Difference between ser and rer pdf
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- Difference Between Smooth and Rough Endoplasmic Reticulum
- Differentiate between Rough Endoplasmic Reticulum (RER) and Smooth Endoplasmic Reticulum (SER).
- A morphometric study of the variations in subcellular structures of rat hepatocytes during 24 hours
Rough endoplasmic reticulum RER , series of connected flattened sacs, part of a continuous membrane organelle within the cytoplasm of eukaryotic cells , that plays a central role in the synthesis of proteins. The rough endoplasmic reticulum RER is so named for the appearance of its outer surface, which is studded with protein-synthesizing particles known as ribosomes.
The difference lies between the two is that the Smooth Endoplasmic Reticulum is not bounded by the ribosomes and is known for storing the lipids and proteins. Meanwhile, the Rough Endoplasmic Reticulum is bounded by the ribosomes and store proteins. The another most essential component of the eukaryotic cell is the Endoplasmic Reticulum or ER. It occupies almost 10 percent of the total cell volume. ER is of two type smooth and rough.
Difference Between Smooth and Rough Endoplasmic Reticulum
Subcellular structures of hepatocytes in periportal and perivenous zones were examined during 24 h. The volume, surface and numerical profile densities of cytoplasmic organelles were analysed morphometrically. Most subcellular structures in periportal and perivenous hepatocytes were subject to strong circadian variations. In hepatocytes from both zones, the volume densities of smooth endoplasmic reticulum sER , mitochondria, lysosomes, peroxisomes, polysomes and lipid droplets demonstrated peak values at However, the volume densities of glycogen granules and rough endoplasmic reticulum rER in periportal and perivenous hepatocytes exhibited maximal values at The surface densities of sER, mitochondria, lysosomes and peroxisomes, and the numerical profile densities of mitochondria, lysosomes and peroxisomes in periportal and perivenous hepatocytes showed similar trends.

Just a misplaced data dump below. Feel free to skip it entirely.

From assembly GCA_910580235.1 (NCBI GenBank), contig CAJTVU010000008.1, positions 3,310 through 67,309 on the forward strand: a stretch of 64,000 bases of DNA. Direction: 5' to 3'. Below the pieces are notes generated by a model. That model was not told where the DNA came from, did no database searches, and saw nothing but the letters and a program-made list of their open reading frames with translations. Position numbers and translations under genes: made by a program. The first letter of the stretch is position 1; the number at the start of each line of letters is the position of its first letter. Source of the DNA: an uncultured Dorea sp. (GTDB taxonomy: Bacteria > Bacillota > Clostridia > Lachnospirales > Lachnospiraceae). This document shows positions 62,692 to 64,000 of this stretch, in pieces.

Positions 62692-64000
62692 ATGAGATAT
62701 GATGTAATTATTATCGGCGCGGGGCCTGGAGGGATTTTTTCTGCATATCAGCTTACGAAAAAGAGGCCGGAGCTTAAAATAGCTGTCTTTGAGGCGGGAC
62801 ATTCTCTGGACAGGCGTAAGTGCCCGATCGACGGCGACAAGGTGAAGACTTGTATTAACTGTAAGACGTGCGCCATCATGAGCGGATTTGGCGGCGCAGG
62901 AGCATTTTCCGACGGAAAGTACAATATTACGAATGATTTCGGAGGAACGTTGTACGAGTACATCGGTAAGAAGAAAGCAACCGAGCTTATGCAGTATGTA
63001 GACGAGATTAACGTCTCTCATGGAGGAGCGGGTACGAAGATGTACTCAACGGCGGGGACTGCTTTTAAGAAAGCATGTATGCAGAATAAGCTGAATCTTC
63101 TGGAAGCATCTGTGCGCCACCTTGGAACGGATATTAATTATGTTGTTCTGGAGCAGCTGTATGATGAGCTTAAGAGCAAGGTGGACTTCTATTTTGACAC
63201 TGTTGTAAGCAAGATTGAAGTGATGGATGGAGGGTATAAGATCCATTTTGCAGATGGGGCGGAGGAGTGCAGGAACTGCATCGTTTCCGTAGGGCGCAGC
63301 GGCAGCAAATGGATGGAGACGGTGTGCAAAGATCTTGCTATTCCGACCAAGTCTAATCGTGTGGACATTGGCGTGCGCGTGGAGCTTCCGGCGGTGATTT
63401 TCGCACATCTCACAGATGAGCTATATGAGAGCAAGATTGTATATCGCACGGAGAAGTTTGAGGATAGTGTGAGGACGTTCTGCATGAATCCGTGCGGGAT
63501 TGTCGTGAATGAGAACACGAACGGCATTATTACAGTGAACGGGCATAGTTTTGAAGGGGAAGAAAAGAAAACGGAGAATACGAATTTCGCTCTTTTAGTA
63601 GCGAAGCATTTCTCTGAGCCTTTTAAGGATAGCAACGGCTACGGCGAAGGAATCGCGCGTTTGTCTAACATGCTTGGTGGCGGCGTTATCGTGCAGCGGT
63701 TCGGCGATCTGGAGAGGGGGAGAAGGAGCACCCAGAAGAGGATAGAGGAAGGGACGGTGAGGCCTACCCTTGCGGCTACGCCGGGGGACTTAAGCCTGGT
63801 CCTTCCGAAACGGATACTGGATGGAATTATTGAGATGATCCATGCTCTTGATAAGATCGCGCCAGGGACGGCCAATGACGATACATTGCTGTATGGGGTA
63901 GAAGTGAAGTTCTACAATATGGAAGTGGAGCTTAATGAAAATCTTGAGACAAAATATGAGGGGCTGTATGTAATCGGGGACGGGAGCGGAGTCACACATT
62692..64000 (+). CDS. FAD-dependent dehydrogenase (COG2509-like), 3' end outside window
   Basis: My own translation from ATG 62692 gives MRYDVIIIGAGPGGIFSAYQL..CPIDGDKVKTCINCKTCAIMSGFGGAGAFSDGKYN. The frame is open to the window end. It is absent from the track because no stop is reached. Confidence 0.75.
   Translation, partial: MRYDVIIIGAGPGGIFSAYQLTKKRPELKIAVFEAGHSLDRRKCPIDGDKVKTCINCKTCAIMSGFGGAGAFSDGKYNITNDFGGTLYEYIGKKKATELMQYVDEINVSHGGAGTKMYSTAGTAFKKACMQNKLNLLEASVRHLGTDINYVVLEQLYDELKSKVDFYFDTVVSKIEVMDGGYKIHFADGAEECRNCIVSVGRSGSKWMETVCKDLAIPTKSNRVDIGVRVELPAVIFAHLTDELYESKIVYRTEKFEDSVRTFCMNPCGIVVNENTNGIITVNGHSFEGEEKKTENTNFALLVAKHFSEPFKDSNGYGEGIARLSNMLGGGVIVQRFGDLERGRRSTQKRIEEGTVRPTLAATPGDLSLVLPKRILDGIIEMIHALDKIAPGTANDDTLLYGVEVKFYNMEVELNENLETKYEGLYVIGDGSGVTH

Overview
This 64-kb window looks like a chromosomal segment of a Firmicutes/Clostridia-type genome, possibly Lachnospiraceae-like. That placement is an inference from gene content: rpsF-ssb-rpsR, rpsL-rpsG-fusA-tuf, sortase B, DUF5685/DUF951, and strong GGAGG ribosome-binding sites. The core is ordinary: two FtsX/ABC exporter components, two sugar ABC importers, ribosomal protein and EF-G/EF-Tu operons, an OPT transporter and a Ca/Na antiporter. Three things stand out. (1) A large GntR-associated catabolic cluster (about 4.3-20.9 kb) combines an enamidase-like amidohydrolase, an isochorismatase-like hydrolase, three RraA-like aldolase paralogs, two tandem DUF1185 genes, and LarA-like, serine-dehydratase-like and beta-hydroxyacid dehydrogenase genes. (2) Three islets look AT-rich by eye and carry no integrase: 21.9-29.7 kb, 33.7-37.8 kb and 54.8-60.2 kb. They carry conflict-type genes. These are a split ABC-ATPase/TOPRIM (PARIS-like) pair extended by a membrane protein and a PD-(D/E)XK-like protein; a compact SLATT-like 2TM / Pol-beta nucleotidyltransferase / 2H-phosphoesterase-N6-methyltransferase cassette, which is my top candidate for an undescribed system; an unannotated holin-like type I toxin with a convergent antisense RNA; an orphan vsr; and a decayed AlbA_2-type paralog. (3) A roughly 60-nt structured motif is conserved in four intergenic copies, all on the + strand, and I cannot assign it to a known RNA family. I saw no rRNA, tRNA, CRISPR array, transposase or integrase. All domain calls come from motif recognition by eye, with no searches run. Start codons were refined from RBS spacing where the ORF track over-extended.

Differentiate between Rough Endoplasmic Reticulum (RER) and Smooth Endoplasmic Reticulum (SER).
The endoplasmic reticulum ER is, in essence, the transportation system of the eukaryotic cell, and has many other important functions such as protein folding. It is a type of organelle made up of two subunits — rough endoplasmic reticulum RER , and smooth endoplasmic reticulum SER. The endoplasmic reticulum is found in most eukaryotic cells and forms an interconnected network of flattened, membrane-enclosed sacs known as cisternae in the RER , and tubular structures in the SER. The membranes of the ER are continuous with the outer nuclear membrane. The endoplasmic reticulum is not found in red blood cells , or spermatozoa. The two types of ER share many of the same proteins and engage in certain common activities such as the synthesis of certain lipids and cholesterol.
The most basic difference between RER and SER is the presence of ribosomes. When ribosomes attach to the surface of an ER, it gives a characteristic rough.
A morphometric study of the variations in subcellular structures of rat hepatocytes during 24 hours
Structural organization of the endoplasmic reticulum. We can think of our rough endoplasmic reticulum as the primary protein folding and processing centre within the cell. Difference between smooth and rough endoplasmic reticulum.
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The endoplasmic reticulum ER is a key organelle of the secretion pathway involved in the synthesis of both proteins and lipids destined for multiple sites within and without the cell. The ER functions to both co- and post-translationally modify newly synthesized proteins and lipids and sort them for housekeeping within the ER and for transport to their sites of function away from the ER. In addition, the ER is involved in the metabolism and degradation of specific xenobiotics and endogenous biosynthetic products. A variety of proteomics studies have been reported on different subcompartments of the ER providing an ER protein dictionary with new data being made available on many protein complexes of relevance to the biology of the ER including the ribosome, the translocon, coatomer proteins, cytoskeletal proteins, folding proteins, the antigen-processing machinery, signaling proteins and proteins involved in membrane traffic. This review examines proteomics and cytological data in support of the presence of specific molecular machines at specific sites or subcompartments of the ER.